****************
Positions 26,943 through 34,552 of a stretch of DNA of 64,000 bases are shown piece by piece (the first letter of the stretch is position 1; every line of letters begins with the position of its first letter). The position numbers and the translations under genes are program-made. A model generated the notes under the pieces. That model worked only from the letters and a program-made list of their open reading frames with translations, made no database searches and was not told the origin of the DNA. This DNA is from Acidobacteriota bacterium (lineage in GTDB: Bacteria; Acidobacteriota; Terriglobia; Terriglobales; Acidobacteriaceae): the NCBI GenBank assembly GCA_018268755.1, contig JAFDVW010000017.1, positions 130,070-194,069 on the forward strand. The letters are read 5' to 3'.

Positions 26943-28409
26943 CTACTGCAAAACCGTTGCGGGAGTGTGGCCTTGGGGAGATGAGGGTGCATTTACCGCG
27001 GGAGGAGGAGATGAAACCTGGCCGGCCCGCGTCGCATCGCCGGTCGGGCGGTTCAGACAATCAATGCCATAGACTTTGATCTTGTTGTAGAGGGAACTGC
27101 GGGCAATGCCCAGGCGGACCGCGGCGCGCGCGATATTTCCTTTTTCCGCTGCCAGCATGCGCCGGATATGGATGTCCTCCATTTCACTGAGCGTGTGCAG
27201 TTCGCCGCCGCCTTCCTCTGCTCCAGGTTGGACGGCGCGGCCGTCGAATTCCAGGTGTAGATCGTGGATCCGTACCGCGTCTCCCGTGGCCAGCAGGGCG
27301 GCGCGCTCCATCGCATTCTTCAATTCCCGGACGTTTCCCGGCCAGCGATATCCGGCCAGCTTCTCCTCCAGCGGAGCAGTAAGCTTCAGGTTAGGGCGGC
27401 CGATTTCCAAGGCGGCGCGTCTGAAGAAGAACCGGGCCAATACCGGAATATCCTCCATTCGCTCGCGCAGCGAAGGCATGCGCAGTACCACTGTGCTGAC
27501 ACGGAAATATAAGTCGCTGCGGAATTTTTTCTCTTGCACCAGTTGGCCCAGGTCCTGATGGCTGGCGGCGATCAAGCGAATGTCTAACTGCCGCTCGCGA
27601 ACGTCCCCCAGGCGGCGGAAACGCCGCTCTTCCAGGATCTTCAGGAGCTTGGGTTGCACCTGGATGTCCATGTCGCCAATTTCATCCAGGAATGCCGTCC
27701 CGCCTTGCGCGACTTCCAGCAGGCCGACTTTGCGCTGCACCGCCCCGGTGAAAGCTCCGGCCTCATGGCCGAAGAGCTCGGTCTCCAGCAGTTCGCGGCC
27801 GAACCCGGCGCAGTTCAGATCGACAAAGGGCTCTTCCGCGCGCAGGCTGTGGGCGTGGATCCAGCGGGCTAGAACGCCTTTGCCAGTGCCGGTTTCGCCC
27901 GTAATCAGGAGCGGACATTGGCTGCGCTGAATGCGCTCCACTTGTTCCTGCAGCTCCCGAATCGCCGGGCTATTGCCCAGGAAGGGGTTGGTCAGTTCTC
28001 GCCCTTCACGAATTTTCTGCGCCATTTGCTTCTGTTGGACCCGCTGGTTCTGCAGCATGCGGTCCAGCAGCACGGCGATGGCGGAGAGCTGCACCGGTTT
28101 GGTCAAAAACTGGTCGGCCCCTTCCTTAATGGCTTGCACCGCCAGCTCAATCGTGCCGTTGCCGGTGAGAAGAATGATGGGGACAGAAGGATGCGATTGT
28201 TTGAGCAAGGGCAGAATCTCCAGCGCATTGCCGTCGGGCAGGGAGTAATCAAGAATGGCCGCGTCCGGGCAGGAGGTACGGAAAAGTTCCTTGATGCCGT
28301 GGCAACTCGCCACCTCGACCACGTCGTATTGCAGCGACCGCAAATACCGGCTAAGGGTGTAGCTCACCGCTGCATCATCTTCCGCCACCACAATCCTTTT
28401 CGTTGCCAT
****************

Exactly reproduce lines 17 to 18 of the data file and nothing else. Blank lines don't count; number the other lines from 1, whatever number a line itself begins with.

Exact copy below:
28301 GGCAACTCGCCACCTCGACCACGTCGTATTGCAGCGACCGCAAATACCGGCTAAGGGTGTAGCTCACCGCTGCATCATCTTCCGCCACCACAATCCTTTT
28401 CGTTGCCAT